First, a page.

Shannon made it clear to us that she wanted to matter. She wanted her life to make a difference while she was here, and after she was gone. She told us so. We went to St. Jude so she could be a part of the research.
In those last days of her life, as the moon grew full, we made plans to donate Shannon's tumor cells. Just hours after she passed away, her tumor cells were harvested by Mayo Clinic pathology. Those cells were sent to Memphis, where they arrived at St. Jude just 24 hours after Shannon had passed away. Dr. Wetmore was there to start the process of nurturing and growing these cells. We didn't know where that would take us...
This week, it took us to a lab at the Mayo Clinic. Upon Shannon's passing, a research group at Mayo Clinic decided to focus a part of their research on DIPG tumors. Shannon's funeral had a profound effect on Dr. Richard Vile, a PhD in molecular medicine at Mayo, and his wife, Memy, who also works in research. There's some cosmic karma at work here. Dr. Vile and his family are acquaintances of mine through my years of teaching tennis. The fact that they attended the funeral, and after that experience, decided to work on pediatric brain tumors is nothing short of amazing to us.
Dr. Vile's research is in experimental immunotherapies and vaccines to treat cancerous tumors. They are looking for a systemic treatment option. Dr. Vile requested and received some of Shannon's tumor cells from Dr. Wetmore at St. Jude. Shannon's cells actually became a part of the research she inspired.
So, here we are, two years into their research, and the first paper has been published. We wanted to hear all about it, so Dan Erin and I paid a visit to the research team this week to learn more. We met the team, and we saw the lab. They told us that Shannon's cells continue to grow and, in theory, should live on forever. Live tumor cells are key to the research. The results so far have been promising, and they are hoping for a $2 million grant to take this research to the next level.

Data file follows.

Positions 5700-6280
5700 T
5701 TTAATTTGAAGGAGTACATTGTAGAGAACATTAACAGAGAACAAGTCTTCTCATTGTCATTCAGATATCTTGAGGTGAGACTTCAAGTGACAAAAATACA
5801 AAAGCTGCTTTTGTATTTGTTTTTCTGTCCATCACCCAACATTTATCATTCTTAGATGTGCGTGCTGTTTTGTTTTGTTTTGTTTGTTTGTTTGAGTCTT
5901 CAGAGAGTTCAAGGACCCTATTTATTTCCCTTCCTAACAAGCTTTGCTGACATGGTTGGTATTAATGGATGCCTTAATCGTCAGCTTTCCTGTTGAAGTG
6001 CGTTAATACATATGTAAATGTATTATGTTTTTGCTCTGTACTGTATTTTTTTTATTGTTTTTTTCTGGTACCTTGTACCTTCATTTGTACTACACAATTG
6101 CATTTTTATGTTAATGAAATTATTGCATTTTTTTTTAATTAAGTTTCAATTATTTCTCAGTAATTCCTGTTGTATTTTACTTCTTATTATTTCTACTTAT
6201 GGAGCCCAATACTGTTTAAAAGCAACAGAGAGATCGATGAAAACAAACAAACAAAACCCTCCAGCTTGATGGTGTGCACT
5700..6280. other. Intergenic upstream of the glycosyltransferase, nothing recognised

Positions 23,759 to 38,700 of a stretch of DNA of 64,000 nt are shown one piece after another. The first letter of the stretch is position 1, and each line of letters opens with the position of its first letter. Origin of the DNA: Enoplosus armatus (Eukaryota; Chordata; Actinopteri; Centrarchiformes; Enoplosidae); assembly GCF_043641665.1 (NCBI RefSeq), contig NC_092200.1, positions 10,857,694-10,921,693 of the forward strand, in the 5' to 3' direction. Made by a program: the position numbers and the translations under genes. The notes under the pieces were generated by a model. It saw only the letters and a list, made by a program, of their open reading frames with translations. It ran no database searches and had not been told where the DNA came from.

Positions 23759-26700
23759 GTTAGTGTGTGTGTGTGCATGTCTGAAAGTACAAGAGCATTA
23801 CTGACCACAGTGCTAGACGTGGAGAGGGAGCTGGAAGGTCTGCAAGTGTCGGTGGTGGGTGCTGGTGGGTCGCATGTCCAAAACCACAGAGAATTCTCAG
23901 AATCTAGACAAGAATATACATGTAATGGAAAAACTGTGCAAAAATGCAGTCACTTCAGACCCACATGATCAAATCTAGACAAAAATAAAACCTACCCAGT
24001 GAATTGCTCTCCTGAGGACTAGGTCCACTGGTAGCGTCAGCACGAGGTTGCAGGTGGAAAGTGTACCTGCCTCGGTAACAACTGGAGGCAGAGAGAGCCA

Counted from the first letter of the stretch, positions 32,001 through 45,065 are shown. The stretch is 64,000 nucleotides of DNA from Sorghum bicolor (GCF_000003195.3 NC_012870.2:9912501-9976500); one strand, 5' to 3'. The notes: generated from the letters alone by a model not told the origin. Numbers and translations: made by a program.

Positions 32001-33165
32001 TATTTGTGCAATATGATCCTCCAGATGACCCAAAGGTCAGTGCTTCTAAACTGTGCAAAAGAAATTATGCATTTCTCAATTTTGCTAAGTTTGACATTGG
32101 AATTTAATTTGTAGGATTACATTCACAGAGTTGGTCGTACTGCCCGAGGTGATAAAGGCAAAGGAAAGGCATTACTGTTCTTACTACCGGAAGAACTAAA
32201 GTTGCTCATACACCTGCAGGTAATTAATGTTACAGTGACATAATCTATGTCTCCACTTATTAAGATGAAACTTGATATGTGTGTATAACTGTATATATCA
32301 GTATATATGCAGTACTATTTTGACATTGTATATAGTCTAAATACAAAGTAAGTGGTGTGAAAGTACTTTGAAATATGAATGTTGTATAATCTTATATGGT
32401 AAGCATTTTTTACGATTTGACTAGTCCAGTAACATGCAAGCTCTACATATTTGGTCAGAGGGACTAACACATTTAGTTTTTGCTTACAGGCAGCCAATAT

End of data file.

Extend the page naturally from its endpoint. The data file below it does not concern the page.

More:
The paper they published in the American Society of Gene and Cell Therapy is way over my head, but I asked Dr. Vile for a layman's explanation of what the research has shown so far.
Essentially, we have found that a tumor growing in the brain acquires an identity which is rather different to that which it has when it is removed from the local environment of the brain. Thus, when we look at brain cancer cells in the tissue culture dish, they express a different profile of proteins than that profile which is expressed in situ in the brain.
So, we believe that Shannon's cells are a critical tool here - in culture they show us a certain defensive look as it were; but when we grow them in the brain, they call an audible at the line of scrimmage, and show a very different look (I apologize that I do not know the equivalent hockey terminology). We need to understand and read the defensive shift and target that specific defense with novel therapies.
The one part of the paper I did understand was the acknowledgements. "This work was inspired by and dedicated to Shannon O'Hara."
Our visit to the lab gave us a chance to thank these scientists for the work they are doing, to humanize their efforts, to put a face on this painstaking, difficult work. It was an emotional connection for all of us. Dr. Vile and the research team thanked us for precious gift from Shannon.
That full moon in the sky reminds us of the end, but it also reminds us she's still here in so many ways. We do our best to carry on your legacy, sweet girl, just as you hoped we would.